Many of us have extended congratulatory or celebratory pregnancy comments to the woman in the hallway or elevator only to find out she wasn’t pregnant. Though definitely not trying to make her feel uncomfortable about her weight, in the case where the woman doesn’t know the complimenter, how insincere might those comments sound to her? Is she wrong if she sees the so-called perpetrator as mean or evil? Have you ever done this, or something similar?

Many of us have asked a friend of ours when we were younger if they were going to attend this or that function or event, not even thinking that our friend (or when we were younger, their parents) may not have the financial resources to attend (no money, or perhaps no car). I work with students who range from being able to travel anywhere in the world (just by asking their parents for money) to students who have to save to get back to New York City when school ends in Plattsburgh. The range in their various realities and the accompanying assumptions that visit both disparate groups are as broad as they are daunting. Nevertheless, have you ever prematurely or immaturely assumed something about someone that you are ashamed of?

Many if not most people have forwarded on a joke laden email or passed on a rumor to a very close friend, lover, partner, or colleague that had something improper in it. We forwarded the correspondence or advanced the gossip because it definitely didn’t reflect on us and it didn’t necessarily reflect on anyone we actually knew, or anyone we “really knew” or consciously focused on. Most of us have done this at some point in our lives and should be thankful that we didn’t or haven’t yet really embarrassed ourselves by this type of behavior. While people need to understand the impact such behavior has on both the individuals negatively represented as well as their communities, few of us consider the motivation behind much of our behavior. Nevertheless, have you done the gossiping, forwarded the email, or anything similar?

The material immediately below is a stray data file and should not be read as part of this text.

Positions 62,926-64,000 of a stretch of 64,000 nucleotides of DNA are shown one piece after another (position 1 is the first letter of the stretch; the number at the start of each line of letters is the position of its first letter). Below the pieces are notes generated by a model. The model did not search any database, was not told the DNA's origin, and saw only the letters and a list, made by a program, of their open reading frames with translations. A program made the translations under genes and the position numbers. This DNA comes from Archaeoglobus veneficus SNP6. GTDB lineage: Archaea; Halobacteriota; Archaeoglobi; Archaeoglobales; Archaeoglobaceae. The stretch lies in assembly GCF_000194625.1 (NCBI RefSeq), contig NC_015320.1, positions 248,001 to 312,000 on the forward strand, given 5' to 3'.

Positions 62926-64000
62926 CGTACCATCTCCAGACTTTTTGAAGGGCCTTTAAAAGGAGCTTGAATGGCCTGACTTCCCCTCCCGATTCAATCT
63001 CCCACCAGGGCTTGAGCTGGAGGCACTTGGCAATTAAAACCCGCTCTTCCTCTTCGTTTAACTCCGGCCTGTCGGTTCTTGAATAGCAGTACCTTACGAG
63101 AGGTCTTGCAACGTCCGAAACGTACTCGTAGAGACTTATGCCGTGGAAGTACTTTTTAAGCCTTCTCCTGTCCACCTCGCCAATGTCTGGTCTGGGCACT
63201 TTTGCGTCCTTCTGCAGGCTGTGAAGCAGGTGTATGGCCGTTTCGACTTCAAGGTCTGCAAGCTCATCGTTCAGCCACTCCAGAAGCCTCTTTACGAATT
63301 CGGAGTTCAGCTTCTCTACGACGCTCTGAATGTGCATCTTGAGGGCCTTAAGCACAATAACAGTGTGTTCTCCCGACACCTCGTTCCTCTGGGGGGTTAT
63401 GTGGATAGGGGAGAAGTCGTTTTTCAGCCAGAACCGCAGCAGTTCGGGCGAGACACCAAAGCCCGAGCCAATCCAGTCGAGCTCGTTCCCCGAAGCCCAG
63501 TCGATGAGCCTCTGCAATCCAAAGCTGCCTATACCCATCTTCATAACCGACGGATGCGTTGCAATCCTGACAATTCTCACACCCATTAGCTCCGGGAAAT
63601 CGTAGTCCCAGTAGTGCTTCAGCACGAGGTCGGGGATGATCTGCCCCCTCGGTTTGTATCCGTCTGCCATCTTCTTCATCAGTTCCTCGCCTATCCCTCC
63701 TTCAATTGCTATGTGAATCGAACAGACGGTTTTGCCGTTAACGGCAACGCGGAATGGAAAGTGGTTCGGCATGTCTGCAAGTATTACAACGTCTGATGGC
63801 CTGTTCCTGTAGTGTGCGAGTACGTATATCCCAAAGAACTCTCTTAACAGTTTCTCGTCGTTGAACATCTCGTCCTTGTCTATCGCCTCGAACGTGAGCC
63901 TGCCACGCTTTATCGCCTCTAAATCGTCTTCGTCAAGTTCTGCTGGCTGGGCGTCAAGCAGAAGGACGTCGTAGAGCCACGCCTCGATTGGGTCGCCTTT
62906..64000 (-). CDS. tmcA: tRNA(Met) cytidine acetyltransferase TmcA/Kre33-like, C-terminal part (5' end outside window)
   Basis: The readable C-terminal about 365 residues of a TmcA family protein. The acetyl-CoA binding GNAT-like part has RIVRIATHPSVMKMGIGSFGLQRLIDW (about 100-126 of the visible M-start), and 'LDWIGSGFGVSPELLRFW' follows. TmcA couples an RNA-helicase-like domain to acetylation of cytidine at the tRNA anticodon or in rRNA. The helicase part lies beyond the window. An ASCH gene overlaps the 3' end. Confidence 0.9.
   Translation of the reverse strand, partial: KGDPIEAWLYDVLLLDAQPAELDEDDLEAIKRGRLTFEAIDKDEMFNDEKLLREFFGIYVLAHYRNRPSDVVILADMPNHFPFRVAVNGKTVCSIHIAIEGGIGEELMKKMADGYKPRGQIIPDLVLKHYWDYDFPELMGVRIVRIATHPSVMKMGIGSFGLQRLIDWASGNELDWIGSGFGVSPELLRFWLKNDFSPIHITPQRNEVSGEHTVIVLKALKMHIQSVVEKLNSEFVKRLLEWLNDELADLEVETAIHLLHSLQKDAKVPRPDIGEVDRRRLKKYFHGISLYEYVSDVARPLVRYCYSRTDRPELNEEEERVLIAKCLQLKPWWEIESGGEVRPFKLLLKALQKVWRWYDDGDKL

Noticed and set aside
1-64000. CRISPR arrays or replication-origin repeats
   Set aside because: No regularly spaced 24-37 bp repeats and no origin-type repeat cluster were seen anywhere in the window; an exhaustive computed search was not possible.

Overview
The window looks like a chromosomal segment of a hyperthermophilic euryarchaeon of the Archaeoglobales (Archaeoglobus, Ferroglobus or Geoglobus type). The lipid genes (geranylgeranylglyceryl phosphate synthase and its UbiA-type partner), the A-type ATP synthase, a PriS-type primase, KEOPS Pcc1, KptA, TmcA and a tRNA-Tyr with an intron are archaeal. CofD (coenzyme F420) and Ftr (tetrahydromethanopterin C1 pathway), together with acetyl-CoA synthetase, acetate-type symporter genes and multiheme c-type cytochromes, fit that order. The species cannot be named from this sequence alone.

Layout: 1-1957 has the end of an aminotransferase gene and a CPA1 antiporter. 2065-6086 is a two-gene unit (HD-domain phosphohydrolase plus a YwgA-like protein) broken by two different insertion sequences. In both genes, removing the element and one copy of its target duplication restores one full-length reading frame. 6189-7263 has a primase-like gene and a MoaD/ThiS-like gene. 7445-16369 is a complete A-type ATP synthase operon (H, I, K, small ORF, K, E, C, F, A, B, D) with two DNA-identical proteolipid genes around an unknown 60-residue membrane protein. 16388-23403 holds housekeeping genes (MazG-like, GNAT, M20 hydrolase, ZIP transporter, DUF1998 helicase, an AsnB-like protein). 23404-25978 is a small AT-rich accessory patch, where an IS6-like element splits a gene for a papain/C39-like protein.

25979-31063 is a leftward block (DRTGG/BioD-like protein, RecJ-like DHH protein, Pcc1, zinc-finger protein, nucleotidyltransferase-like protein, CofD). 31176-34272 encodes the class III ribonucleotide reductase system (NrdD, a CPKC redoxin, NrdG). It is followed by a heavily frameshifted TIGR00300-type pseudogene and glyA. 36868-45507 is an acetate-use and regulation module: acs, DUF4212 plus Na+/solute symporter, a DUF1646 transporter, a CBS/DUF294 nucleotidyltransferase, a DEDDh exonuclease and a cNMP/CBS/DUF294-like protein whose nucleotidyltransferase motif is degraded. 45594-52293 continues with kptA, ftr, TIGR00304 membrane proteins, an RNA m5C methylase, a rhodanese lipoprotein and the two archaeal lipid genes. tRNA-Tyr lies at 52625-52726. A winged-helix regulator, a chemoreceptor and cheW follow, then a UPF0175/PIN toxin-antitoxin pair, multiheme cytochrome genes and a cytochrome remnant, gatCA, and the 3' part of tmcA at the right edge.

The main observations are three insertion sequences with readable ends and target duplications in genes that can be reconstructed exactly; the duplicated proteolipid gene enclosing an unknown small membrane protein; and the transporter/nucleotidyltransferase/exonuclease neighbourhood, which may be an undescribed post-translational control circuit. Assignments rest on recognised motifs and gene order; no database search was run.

Many of us have told a lie that we would like to get back the moment we said it. It probably came out of our mouths due to some unknown insecurity we have not addressed until we recognize how truly unconvincing the lie actually is if put to any type of scrutiny. Nonetheless, we told that lie. Yet, we are appalled when we hear that someone we held in high regard may have spoken an untruth! Have you ever done this, or something similar?

I challenge people all the time that their use of the words “straight,” “weird,” phrases like “that’s retarded,” or “that’s gay,” or attempts at convincing oneself that referring to a grown woman as “girl” are extremely problematic and are more often than not used by those of us that have no connection to the stereotypical members of these stereotypical communities often misrepresented through the use of these dysfunctional terms and phrases, or are truly ignorant of the role they play in exacerbating social injustices. So why do we continue to do all of these things? Is it because somehow we are “holier than thou,” whatever that means to you?